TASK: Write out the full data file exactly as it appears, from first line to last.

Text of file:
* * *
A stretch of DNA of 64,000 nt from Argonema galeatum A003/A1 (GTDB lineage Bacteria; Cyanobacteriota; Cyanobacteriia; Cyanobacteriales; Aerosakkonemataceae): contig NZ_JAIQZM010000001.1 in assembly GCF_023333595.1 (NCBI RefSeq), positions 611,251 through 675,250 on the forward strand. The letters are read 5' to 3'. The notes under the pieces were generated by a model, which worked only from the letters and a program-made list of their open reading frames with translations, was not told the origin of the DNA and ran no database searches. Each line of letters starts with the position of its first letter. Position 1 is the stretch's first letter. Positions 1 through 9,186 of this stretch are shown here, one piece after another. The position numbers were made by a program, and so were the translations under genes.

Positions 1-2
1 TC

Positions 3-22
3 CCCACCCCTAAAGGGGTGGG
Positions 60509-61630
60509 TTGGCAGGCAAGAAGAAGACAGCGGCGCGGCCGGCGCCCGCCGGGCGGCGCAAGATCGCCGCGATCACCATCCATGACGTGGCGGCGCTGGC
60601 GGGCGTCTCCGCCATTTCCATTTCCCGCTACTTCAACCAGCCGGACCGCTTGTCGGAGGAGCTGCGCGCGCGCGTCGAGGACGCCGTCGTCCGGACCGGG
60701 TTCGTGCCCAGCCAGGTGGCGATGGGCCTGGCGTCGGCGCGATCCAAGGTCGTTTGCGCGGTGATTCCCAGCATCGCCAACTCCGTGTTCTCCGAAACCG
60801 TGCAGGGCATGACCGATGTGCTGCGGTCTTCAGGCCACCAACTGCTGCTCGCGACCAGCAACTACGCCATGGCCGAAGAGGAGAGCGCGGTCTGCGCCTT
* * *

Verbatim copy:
A stretch of DNA of 64,000 nt from Argonema galeatum A003/A1 (GTDB lineage Bacteria; Cyanobacteriota; Cyanobacteriia; Cyanobacteriales; Aerosakkonemataceae): contig NZ_JAIQZM010000001.1 in assembly GCF_023333595.1 (NCBI RefSeq), positions 611,251 through 675,250 on the forward strand. The letters are read 5' to 3'. The notes under the pieces were generated by a model, which worked only from the letters and a program-made list of their open reading frames with translations, was not told the origin of the DNA and ran no database searches. Each line of letters starts with the position of its first letter. Position 1 is the stretch's first letter. Positions 1 through 9,186 of this stretch are shown here, one piece after another. The position numbers were made by a program, and so were the translations under genes.

Positions 1-2
1 TC

Positions 3-22
3 CCCACCCCTAAAGGGGTGGG
Positions 60509-61630
60509 TTGGCAGGCAAGAAGAAGACAGCGGCGCGGCCGGCGCCCGCCGGGCGGCGCAAGATCGCCGCGATCACCATCCATGACGTGGCGGCGCTGGC
60601 GGGCGTCTCCGCCATTTCCATTTCCCGCTACTTCAACCAGCCGGACCGCTTGTCGGAGGAGCTGCGCGCGCGCGTCGAGGACGCCGTCGTCCGGACCGGG
60701 TTCGTGCCCAGCCAGGTGGCGATGGGCCTGGCGTCGGCGCGATCCAAGGTCGTTTGCGCGGTGATTCCCAGCATCGCCAACTCCGTGTTCTCCGAAACCG
60801 TGCAGGGCATGACCGATGTGCTGCGGTCTTCAGGCCACCAACTGCTGCTCGCGACCAGCAACTACGCCATGGCCGAAGAGGAGAGCGCGGTCTGCGCCTT